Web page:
An offshore construction and dive vessel have been at the site since September, with crew members monitoring the well continuously on the surface and at the wellhead under water, the company said. Anglo-Suisse is a privately held company based in Houston. It received Safe Operator Awards from the former Minerals Management Service in 2005 and 2007. The company has hired O’Brien’s Response Management to supervise the cleanup.

The Coast Guard said an overflight from just east of Grand Isle to the eastern end of Timbalier Island and 12 miles offshore found no oil Wednesday. No oil was visible at the West Delta wellhead, either.
About 8,400 feet of containment boom has been deployed to prevent damage to beaches and wetlands, and eight skimmers and 10 barge boats are in the area.

Over the weekend, the Coast Guard reported test results of a third area of suspicious water stretching south from off Grand Isle, saying small quantities of oily substances were below the state DEQ’s water standards.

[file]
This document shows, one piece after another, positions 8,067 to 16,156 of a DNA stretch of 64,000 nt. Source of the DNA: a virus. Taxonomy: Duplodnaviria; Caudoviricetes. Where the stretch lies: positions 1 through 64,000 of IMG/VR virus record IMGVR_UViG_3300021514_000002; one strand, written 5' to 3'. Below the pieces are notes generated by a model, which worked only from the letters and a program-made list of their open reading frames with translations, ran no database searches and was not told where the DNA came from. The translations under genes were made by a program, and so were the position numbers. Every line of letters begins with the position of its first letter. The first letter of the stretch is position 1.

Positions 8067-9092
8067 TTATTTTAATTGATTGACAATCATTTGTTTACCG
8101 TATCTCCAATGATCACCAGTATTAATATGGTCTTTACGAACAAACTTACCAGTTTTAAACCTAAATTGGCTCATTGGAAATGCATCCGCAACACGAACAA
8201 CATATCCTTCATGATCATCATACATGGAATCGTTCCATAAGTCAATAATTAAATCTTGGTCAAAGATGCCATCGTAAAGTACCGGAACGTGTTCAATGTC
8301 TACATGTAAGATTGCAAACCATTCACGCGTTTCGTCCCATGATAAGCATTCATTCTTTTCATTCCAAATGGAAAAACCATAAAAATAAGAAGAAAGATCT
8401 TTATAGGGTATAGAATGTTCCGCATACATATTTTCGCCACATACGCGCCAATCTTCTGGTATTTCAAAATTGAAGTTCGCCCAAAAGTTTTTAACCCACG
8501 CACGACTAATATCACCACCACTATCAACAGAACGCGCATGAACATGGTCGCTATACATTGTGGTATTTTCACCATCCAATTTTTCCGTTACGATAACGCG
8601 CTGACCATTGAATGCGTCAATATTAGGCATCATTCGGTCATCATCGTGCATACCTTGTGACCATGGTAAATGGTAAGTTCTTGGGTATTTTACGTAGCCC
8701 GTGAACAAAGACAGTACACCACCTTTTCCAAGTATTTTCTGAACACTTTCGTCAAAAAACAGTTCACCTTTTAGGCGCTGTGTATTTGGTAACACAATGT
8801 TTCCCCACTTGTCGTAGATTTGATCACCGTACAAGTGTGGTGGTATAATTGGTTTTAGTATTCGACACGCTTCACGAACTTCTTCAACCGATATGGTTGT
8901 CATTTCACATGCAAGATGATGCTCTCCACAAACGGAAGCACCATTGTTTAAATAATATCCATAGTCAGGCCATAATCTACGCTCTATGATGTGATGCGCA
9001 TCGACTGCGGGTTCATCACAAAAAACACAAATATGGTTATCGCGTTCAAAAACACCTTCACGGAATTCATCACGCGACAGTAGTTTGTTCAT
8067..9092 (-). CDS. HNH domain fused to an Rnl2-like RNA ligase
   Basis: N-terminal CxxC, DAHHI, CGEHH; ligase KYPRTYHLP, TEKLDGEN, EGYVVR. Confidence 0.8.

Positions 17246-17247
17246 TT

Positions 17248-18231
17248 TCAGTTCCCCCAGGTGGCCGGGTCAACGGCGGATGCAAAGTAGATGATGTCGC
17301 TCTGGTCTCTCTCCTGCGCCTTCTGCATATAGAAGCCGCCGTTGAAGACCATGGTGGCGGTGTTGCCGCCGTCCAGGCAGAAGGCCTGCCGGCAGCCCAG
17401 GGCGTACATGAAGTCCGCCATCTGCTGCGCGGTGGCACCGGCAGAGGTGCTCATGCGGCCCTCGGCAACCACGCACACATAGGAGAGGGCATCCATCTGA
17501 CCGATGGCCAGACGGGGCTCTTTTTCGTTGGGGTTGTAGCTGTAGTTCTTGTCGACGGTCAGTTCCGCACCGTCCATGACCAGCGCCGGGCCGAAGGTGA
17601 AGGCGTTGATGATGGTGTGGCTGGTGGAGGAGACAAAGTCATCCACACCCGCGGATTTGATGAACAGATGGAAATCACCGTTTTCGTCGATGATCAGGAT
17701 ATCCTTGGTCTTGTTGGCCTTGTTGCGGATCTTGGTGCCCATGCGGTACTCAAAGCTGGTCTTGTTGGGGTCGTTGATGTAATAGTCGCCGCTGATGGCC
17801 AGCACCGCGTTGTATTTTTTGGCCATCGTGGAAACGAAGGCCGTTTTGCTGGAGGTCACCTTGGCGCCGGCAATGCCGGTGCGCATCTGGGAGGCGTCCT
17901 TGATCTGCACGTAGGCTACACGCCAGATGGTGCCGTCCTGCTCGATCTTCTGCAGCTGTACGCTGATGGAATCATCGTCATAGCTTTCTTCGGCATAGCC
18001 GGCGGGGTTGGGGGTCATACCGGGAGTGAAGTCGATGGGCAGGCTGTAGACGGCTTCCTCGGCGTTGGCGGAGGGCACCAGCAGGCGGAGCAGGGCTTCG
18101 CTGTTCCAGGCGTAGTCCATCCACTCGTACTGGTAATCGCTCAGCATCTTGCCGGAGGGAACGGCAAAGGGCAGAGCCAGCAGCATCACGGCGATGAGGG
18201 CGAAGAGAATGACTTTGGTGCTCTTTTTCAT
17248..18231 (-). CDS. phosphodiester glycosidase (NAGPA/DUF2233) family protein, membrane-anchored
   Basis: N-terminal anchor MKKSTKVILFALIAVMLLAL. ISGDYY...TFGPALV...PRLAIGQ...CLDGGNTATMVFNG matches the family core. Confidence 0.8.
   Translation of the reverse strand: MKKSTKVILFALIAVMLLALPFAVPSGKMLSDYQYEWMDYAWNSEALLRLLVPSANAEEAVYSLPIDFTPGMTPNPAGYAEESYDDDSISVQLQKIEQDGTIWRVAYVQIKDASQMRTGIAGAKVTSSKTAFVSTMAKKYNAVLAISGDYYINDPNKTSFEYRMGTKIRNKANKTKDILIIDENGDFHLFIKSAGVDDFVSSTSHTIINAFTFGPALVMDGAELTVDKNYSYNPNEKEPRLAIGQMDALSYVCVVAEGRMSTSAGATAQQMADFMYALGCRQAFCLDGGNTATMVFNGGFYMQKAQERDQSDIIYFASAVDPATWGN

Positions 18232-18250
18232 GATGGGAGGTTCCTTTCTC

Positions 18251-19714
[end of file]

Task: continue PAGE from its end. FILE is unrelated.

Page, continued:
The reports about the potential oil releases has some environmentalists concerned. “I’m frustrated by the lack of solid information about these incidents,” said David Muth, coastal Louisiana state director for the National Wildlife Federation and former chief of planning at Jean Lafitte National Historical Park and Preserve. “Do we know for sure how many separate incidents we’re dealing with? Do we have a handle on how much oil is involved?

“If several simultaneous events are taking place, are they freak occurrences or are they routine?” he said. “If we can’t be sure what’s going on, how can we be sure how to respond? And is this indicative of the fact that we are a long way from having an effective response capability for offshore drilling?”

~ by maringouin on Thursday, March 24, 2011.